- Associated Press - Sunday, December 6, 2015

ASHLAND, Ky. (AP) - As shoppers approached the front doors of JC Penney on Nov. 27, they were greeted with ringing bells and a Christmas carol or two by six little elves.

Many shoppers going in and out of the store paused for a moment to listen to the crew as it rang little bells and collected donations for the Salvation Army during one of the busiest shopping days in the country.

“This is our family tradition,” said Rob Francis, grandfather to the six. “The kids do a lot better out here than I do by myself.”

For the last two years, the Francis family has spent its Black Friday ringing bells for the agency after reading a newspaper story about the need for volunteers.

“We just enjoy being able to help,” Francis said. “We try to get out twice a week and do it.”

Anticipating yet another donation to the red kettle, the youngsters sing in hopes of drawing in more shoppers.

As the bells rang out, many approached the children, handing them money and receiving a big “Thank you” and a “Merry Christmas.”

“We want to teach them that the holidays are more than just getting. It’s also about giving,” the grandfather said.

Six-year-old Katie Robertson said she enjoyed spending time with her grandparents and cousins and helping the community.

“It feels good helping out needy families,” she said. “I also enjoy ringing the bells with my papa.”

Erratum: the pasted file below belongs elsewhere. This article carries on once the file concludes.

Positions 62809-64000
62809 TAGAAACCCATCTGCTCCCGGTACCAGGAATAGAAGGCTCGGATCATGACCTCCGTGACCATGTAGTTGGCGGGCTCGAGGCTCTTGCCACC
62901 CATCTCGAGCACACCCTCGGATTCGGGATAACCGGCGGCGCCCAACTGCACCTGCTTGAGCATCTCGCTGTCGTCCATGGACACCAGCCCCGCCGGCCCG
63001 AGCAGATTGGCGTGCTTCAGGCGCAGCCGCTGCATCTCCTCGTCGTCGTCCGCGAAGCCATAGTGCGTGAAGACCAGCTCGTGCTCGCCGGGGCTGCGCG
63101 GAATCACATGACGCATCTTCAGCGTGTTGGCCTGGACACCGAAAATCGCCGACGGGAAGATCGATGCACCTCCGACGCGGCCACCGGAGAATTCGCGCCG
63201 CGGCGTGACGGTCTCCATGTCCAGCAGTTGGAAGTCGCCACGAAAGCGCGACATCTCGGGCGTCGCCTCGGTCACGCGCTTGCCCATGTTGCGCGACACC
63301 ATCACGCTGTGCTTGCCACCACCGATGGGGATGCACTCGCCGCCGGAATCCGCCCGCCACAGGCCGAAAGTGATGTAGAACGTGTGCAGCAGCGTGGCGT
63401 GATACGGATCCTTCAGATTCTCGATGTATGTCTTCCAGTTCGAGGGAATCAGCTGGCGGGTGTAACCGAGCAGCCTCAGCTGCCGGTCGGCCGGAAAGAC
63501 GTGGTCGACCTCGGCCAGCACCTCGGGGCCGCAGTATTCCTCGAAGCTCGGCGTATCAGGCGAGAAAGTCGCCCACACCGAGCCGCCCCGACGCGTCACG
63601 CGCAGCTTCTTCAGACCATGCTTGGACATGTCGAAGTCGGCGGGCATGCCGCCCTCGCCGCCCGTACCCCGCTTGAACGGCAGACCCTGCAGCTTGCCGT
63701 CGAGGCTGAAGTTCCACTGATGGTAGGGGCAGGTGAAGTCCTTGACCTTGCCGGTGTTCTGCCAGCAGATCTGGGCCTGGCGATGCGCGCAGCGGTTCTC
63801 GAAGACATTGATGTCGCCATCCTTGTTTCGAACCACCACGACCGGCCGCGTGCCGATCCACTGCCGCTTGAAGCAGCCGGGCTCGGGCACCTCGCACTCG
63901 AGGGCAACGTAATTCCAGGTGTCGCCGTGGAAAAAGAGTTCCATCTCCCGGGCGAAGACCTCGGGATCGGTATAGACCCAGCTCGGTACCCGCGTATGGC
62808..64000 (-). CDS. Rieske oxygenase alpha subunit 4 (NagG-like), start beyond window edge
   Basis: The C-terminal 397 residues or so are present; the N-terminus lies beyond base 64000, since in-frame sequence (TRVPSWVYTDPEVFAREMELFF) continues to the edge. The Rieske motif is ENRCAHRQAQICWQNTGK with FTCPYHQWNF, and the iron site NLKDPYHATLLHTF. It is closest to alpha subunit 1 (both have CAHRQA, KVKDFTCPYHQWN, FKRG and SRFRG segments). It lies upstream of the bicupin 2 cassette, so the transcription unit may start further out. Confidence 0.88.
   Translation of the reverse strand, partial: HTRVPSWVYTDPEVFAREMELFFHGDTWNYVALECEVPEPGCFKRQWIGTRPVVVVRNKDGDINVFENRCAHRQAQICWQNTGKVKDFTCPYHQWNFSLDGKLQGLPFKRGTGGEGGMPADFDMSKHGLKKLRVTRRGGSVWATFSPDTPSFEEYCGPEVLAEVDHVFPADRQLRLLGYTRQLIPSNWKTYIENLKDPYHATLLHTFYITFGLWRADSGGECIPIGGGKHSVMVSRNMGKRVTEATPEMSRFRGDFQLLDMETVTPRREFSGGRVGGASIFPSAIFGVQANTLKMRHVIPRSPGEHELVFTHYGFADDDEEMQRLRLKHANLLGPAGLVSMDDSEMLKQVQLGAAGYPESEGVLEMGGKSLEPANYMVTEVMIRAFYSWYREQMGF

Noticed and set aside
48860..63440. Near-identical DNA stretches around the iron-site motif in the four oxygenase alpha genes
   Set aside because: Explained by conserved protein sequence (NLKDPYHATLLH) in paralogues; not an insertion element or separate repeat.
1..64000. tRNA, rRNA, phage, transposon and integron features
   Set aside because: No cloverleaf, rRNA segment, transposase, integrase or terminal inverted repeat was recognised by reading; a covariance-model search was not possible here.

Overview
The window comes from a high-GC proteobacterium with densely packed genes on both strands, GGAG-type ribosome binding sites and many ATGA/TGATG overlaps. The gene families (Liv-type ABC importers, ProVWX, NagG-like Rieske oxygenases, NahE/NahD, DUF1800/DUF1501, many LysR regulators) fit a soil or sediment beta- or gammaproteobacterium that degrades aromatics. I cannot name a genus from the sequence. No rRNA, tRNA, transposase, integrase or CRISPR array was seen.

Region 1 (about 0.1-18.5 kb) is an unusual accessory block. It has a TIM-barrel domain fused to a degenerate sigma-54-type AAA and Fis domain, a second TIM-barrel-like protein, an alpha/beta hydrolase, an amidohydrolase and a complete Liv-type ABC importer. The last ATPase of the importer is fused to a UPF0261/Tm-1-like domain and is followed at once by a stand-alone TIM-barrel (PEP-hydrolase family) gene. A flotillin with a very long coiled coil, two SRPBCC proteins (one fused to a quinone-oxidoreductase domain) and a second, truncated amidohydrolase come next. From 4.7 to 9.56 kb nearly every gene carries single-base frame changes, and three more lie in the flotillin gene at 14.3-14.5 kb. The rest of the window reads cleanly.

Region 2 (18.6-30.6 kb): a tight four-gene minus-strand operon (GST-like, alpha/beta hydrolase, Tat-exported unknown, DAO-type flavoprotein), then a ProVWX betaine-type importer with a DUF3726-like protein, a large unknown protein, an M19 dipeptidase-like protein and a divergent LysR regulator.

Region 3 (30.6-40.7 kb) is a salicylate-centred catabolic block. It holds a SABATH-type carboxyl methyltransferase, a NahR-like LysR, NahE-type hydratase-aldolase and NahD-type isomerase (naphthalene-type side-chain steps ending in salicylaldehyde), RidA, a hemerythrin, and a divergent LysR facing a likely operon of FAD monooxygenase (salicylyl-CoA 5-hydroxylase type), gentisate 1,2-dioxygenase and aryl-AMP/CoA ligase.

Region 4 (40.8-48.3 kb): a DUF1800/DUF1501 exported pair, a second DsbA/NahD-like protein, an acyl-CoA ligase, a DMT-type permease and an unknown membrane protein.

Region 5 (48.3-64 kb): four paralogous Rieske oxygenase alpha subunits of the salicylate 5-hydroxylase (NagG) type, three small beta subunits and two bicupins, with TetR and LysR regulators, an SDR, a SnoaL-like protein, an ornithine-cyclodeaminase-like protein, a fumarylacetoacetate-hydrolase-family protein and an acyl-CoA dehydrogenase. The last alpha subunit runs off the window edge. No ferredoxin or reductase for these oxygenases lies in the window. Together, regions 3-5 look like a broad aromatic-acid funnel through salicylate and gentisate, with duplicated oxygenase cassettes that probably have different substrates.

Two-year-old Johnathan Dunn, the youngest of the cousins, drew a crowd when he started dancing as the others sang “Jingle Bells.” Many handed their donations to the boy so he could place them in the kettle.

“It’s really fun,” the boy said.

“It’s great to be helping others and spending time with my grandkids,” his grandfather said.

While many families settled in for an evening of shopping or sleeping off Thanksgiving dinner, Francis and his wife, Cheryl, loaded in the car and headed to Cincinnati to pick up their grandchildren to participate in the activity.

“This is a worthy cause, and it’s important they learn from it,” Francis said.

As the bells kept ringing, more and more shoppers put money in the kettle, commenting about how cute the children were.

“They do 85 percent of the work and I do the rest,” Francis said.

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Information from: The Independent, http://www.dailyindependent.com

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